Nurturing a Mindful Mind: Kids naturally take to mindfulness

June 20th, 2016 by

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Talk to any mindfulness practitioner, and they’ll say, “I wish I had discovered mindfulness sooner!” Increasingly, research shows that mindfulness benefits children just as much as adults — maybe even more. Mindfulness practices teach us many valuable skills including how to pause and observe what we’re feeling, how to concentrate, and how to soothe our emotions. Learn early and you’ve got a real advantage!

Goldie Hawn may be most famous as an actress, but she believes in mindfulness so much she founded the Hawn Foundation in 2003 to create MindUP™, an evidence-based training program for teachers and students. “Mindfulness can help people of any age,” she says. A sixth grader in the program reports, “Being mindful calms me down when I am angry. It helps me not get in a big fight because I don’t want to hurt my friends. It also helps me focus on my work.”

The Mindful Schools initiative trains educators to practice mindfulness themselves and to integrate it into their classrooms. The results have been striking. Studies show that mindfulness can improve a host of outcomes and teach critical life-skills to youngsters. Who wouldn’t want their child to have improved attention and focus, or better grades? How about increased emotional regulation, more empathy, and enhanced social skills? Benefits also include reduced test anxiety, stress, and depression.

Training kids in mindfulness doesn’t have to be difficult. The hardest part might be developing your own mindfulness practice: meditation, yoga, mindful eating. Kids will notice if you tell them to do something you’re not doing yourself! It’s also important to know that mindfulness isn’t going to change your child into a model of good behavior. Kids will still be kids. Mindfulness will help give them the tools they need to work with their emotions more skillfully when they arise.

One popular mindfulness activity for very young children is a “mind jar” — a jar full of glitter suspended in liquid, that your child can shake to reflect their busy mind and then watch the glitter settle as their own thoughts and feelings calm down. A snow globe will also work. Several websites have easy instructions for making a mind jar. [http://www.preschoolinspirations.com/2014/11/13/6-ways-to-make-a-calm-down-jar/]

Kids are naturally curious, so mindfulness practices are a great fit for young minds. One great exercise is eating one raisin mindfully. Ask your child to look at one raisin as if they’d never seen one before. Then guide them to notice the raisin with each one of their other senses, asking them what they notice-— how it feels, smells, tastes, and even the sound of chewing. The inner “aha” that comes from paying close attention to something as simple as a raisin spurs children to see what else they can discover just by paying attention. The Harvard Vanguard blog has a great script for talking your child in mindful eating. [http://blog.harvardvanguard.org/2013/04/smart-kids-practice-mindful-eating/]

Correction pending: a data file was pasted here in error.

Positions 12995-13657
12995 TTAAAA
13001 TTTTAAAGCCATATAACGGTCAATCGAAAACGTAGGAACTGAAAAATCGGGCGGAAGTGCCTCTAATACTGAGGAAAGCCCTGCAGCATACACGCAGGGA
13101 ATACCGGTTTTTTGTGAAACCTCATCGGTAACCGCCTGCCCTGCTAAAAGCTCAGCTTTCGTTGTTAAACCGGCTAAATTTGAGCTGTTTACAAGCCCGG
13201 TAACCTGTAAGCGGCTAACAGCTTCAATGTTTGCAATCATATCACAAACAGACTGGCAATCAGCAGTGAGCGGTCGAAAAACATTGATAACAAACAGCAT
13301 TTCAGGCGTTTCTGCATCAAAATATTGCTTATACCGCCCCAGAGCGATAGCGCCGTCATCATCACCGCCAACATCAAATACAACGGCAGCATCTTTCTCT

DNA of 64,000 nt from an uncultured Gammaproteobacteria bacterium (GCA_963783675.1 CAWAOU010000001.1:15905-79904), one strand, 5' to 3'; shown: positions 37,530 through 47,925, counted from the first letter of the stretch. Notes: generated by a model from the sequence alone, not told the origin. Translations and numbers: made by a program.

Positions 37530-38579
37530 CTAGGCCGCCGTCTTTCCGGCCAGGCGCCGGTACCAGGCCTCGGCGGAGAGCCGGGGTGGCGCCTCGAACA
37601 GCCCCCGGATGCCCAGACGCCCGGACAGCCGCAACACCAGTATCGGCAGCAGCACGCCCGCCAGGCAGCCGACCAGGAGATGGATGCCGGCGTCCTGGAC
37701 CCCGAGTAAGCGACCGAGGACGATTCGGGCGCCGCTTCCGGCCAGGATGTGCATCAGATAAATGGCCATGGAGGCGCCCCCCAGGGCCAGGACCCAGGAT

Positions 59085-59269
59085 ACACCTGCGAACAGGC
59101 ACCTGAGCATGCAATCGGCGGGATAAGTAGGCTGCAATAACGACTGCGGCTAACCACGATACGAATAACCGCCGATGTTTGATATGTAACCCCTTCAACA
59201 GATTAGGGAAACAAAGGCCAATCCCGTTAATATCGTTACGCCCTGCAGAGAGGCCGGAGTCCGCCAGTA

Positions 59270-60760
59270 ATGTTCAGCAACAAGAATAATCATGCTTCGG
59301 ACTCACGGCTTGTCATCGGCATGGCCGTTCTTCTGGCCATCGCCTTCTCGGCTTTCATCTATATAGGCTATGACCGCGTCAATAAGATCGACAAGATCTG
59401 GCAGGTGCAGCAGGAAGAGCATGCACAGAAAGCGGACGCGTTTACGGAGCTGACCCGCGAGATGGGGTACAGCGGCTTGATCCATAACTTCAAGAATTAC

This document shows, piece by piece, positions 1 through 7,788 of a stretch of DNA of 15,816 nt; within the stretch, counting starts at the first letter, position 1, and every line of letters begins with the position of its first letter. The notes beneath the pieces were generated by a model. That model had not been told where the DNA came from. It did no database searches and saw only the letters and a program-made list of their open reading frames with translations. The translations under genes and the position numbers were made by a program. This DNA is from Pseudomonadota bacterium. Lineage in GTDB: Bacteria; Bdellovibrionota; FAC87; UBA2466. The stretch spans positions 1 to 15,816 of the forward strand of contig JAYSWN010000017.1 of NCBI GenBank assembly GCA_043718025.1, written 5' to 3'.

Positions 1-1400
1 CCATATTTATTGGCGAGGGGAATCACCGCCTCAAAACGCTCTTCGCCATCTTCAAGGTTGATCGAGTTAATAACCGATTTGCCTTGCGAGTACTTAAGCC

Children are very active, so often a movement-based practice works well. Many kids love yoga for its moving and soothing qualities. Mindful walking, especially in nature, can help children connect what’s outside them to what’s inside them. Simply go for a walk and pay attention to the walk itself.

Psychologist and author Daniel Goleman, relates the “breathing buddies” exercise. Even very young children can focus mindfully on their breath with help. You and your child can lie on your backs each of you with a stuffed animal on your belly. Focus attention on the movement of the buddy as you breathe in and out. This exercise is great for improving kids’ attention skills and self-management. They learn to associate the soothing qualities of their breathing with their ability to pause, focus, and soothe themselves.

Some people, including kids, can actually become more anxious when they first start practicing mindfulness — if you’ve never paid close attention to yourself before, you may find a sense of worry living inside. If your child experiences this, encourage him or her to continue the practice and try to determine what part of the experience is causing the anxious feeling. If your child is uncomfortable with negative thoughts, help her to practice letting go of thoughts and returning to the feeling of the breath. If your child is uncomfortable with letting go, help him notice how he feels in his body in the present moment. Ask him to breathe kindness into the part of the body that feels anxious. You might also have your child place a hand on the part of the body that feels anxious, feel the warmth of their own soothing touch, and gently repeat a kind word of their choosing like “soft, soft, soft”. If the problem persists, it may be best to find another mindfulness activity, such as yoga, mindful walking, or mindful eating, that don’t cause anxiety. [http://www.gisc.org/gestaltreview/documents/teachingmindfulnesstochildren.pdf]

Sharing mindfulness with your children can be a wonderful way to help them help themselves. Even if your children aren’t attending a school with a mindfulness program, you can teach them to experience the present moment through your own examples and guidance. Mindfulness is a quality that can be strengthened with practice, and teaching them some simple techniques will serve them their entire lives.

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